Category Archives: PTO Updates

USPTO To Hold Roundtable on Fraudulent Trademark Solicitations

The USPTO has announced that on July 26, 2017, the Trademark Organization and the Trademark Public Advisory Committee plan to hold a roundtable discussion on fraudulent trademark solicitations.

Fraudulent trademark solicitations have been a problem for trademark holders around the world for decades. Scammers typically mine trademark application and registration information available online from the USPTO public database to obtain contact information of rights holders or their agents. Solicitations often mimic the look of official government documents, or appear to be from companies whose names falsely suggest a connection with the USPTO, including terms such as “United States,” “Registration,” “Office,” or “Agency.” Typical solicitations include offers for legal services, monitoring services, or offers to record trademarks with customs officials, all in exchange for substantial fees. The cost of these scams to trademark holders can be substantial. In late December of last year, the Department of Justice reported on a mass-mailing scam that netted approximately $1.66 million from U.S. rights holders, and has resulted in five convictions to date. Continue reading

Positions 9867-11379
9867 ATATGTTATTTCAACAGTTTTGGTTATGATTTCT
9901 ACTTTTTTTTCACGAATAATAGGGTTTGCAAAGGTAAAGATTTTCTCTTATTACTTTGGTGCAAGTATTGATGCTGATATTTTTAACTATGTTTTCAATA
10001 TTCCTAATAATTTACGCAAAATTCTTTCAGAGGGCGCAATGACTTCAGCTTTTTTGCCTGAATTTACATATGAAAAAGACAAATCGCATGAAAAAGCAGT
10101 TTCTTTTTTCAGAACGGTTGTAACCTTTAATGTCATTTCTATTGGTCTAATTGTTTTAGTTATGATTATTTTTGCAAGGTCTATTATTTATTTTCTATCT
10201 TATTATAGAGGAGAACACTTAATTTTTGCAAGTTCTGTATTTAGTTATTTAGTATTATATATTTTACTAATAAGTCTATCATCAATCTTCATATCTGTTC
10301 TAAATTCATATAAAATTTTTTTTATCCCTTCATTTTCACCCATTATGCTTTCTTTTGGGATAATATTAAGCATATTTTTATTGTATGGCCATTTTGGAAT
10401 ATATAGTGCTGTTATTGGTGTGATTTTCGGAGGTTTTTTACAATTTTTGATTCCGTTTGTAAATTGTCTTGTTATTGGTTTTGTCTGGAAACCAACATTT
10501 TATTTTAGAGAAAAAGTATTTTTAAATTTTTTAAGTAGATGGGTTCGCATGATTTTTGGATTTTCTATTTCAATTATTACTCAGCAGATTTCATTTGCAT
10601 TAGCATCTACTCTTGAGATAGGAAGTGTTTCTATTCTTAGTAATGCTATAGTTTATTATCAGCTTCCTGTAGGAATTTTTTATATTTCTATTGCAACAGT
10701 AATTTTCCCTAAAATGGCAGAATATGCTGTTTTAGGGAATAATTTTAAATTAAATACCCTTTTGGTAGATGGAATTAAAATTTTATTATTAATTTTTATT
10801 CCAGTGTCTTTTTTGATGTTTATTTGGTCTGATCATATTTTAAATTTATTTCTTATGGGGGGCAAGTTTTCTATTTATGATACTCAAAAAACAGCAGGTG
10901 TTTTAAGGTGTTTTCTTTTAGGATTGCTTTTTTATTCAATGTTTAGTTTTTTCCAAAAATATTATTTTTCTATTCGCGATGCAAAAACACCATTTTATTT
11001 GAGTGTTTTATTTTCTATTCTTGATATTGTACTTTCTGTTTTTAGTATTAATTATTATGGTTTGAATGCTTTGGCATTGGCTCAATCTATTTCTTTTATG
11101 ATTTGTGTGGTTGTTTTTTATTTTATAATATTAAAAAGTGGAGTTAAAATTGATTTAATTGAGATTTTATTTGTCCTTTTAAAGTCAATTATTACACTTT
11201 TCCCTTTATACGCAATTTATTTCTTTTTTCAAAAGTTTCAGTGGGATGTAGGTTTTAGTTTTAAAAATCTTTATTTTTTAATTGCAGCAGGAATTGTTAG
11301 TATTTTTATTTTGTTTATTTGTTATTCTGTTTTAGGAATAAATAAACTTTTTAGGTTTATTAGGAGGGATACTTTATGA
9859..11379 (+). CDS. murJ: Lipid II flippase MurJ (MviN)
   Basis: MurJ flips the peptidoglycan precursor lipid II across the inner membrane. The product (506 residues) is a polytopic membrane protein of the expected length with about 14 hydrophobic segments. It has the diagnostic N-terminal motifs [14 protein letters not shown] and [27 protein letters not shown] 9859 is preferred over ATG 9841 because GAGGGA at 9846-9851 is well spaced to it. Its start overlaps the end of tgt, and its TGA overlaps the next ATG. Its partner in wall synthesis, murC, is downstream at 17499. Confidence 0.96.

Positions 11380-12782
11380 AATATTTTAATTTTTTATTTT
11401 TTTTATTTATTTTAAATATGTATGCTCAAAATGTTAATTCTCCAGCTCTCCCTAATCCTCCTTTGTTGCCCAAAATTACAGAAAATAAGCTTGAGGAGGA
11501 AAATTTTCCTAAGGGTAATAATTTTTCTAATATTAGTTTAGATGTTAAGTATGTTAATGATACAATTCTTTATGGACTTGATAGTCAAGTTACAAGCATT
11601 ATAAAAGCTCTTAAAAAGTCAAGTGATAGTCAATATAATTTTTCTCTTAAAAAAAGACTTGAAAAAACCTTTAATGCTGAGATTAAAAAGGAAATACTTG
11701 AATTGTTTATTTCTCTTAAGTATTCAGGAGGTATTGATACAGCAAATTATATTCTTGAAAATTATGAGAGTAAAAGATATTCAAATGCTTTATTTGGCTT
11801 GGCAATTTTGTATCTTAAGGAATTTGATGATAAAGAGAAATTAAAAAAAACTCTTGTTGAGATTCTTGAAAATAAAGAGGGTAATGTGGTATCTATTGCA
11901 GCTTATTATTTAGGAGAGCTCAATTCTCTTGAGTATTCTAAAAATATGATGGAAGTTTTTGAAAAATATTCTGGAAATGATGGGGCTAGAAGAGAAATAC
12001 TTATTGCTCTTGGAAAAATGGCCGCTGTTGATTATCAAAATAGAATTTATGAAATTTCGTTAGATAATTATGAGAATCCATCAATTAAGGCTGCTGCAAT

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Amended TTAB Rules

New rules for the Trademark Trial and Appeal Board (“TTAB”) go into effect on January 14, 2017, aiming to provide more efficiency and streamlining of inter partes (oppositions, cancellations, and concurrent use) and ex parte appeal proceedings.  The rules apply to all proceedings active on January 14 and those subsequently filed.

Some of the key rules changes are summarized below.  Continue reading

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USPTO Announces Pilot Program To Allow Amendments To The Identification Of Goods And Services Due To Technology Evolution

On September 1, 2015, the USPTO began a pilot program that allows trademark holders to amend the identification of goods and services in their trademark registrations where the underlying subject matter remains unchanged, but evolving technology has changed the manner or medium in which the mark holder provides the products or services.  Thus, if the requirements of the program are met, a mark holder need not re-apply to register its mark or lose the protection of registration.  Mark holders, therefore, would do well to review their portfolios to determine whether they can and should take advantage of this program. Continue reading

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